Research Article: Modern Technologies for Creating Synthetic Antibodies for Clinical application

Date Published: April , 2009

Publisher: A.I. Gordeyev

Author(s): S. M. Deyev, E. N. Lebedenko.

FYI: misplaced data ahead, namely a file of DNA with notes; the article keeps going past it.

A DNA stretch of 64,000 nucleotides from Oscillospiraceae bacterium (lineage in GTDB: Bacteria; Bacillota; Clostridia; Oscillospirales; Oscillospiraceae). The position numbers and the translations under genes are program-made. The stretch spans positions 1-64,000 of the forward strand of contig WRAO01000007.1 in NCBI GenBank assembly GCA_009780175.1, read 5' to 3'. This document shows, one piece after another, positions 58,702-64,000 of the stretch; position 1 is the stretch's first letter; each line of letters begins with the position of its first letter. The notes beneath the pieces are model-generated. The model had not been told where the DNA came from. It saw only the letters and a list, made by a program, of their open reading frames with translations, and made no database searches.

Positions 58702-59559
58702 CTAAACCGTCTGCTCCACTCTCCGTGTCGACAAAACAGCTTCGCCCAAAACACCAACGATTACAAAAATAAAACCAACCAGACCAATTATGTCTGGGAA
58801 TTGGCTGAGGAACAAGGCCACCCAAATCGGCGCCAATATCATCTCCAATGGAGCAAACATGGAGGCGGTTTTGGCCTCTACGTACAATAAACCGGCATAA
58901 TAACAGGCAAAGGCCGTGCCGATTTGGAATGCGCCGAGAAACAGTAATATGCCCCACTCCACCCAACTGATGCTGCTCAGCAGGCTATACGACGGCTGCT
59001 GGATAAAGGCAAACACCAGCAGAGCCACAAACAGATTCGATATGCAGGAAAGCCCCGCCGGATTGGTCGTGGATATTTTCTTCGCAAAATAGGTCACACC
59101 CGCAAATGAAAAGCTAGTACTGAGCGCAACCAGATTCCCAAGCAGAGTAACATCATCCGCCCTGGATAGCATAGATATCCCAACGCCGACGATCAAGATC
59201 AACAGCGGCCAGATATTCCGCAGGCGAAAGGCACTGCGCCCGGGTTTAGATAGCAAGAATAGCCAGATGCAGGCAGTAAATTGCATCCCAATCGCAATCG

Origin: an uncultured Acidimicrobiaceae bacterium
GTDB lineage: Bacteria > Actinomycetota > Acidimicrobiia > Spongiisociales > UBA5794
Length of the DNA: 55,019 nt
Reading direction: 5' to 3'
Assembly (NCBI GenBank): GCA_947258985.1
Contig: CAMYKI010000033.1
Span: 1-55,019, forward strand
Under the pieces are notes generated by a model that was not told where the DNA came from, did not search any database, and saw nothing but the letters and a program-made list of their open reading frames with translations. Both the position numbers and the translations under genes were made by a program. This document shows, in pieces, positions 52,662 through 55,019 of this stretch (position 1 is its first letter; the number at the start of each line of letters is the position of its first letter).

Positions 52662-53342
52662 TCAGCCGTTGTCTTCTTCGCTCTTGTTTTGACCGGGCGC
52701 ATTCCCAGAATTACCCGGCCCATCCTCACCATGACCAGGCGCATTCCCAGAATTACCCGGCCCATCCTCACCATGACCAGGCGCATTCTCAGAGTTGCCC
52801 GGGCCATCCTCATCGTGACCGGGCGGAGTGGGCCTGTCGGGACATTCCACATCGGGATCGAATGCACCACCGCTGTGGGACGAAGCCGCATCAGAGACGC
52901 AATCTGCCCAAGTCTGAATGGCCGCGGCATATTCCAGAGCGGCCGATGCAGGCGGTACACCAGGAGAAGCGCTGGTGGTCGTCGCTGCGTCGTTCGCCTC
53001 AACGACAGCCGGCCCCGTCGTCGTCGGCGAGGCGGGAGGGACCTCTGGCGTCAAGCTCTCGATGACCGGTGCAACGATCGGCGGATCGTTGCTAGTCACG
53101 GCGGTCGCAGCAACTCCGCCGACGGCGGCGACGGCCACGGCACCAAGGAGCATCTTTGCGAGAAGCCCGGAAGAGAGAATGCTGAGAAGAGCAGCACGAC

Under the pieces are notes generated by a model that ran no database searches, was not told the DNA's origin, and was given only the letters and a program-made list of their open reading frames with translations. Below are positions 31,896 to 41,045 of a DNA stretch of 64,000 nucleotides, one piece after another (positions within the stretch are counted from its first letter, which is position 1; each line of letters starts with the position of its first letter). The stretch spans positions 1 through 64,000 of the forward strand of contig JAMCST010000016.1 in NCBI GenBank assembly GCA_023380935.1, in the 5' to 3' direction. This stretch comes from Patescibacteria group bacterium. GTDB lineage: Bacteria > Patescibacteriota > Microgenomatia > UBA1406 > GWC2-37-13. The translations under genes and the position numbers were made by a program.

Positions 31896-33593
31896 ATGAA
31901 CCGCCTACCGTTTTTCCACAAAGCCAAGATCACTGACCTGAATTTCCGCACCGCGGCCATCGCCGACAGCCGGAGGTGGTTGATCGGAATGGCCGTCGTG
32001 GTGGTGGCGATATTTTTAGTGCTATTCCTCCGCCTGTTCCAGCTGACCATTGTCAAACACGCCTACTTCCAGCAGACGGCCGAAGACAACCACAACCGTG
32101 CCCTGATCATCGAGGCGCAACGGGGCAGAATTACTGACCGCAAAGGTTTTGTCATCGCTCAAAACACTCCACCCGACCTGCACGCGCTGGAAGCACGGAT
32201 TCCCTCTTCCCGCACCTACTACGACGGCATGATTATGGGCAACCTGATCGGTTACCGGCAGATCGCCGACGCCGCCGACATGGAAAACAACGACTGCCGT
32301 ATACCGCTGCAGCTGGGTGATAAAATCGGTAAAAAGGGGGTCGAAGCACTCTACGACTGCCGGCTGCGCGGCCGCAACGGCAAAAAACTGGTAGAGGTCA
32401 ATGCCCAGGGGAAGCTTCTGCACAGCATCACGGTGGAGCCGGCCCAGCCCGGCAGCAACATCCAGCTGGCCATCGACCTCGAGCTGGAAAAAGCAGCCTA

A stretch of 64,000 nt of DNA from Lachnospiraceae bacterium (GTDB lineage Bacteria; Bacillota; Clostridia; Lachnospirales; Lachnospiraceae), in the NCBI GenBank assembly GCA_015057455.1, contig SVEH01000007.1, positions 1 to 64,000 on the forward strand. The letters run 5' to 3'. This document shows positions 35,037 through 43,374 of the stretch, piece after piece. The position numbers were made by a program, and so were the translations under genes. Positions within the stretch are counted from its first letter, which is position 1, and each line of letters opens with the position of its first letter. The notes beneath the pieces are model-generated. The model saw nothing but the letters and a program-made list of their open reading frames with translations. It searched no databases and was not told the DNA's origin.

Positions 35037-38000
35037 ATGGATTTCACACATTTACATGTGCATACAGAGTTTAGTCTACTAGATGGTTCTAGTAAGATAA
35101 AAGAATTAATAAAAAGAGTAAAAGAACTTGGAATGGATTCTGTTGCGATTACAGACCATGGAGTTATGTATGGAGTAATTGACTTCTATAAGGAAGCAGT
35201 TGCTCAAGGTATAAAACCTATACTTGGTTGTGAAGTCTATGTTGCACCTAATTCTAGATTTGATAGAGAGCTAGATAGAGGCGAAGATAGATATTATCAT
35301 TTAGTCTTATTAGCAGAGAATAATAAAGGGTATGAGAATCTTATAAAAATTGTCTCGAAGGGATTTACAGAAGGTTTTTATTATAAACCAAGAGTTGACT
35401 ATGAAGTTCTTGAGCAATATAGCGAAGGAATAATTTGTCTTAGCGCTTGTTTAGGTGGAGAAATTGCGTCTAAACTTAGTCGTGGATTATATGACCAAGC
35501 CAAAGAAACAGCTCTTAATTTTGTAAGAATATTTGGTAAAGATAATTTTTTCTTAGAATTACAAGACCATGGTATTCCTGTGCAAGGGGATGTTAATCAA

The modular structure and versatility of antibodies enables one to modify natural immunoglobulins in different ways for various clinical applications. Rational design and molecular engineering make it possible to directionally modify the molecular size, affinity, specificity, and immunogenicity and effector functions of an antibody, as well as to combine them with other functional agents. This review focuses on up-to-date methods of antibody engineering for diagnosing and treating various diseases, particularly on new technologies meant to refine the effector functions of therapeutic antibodies.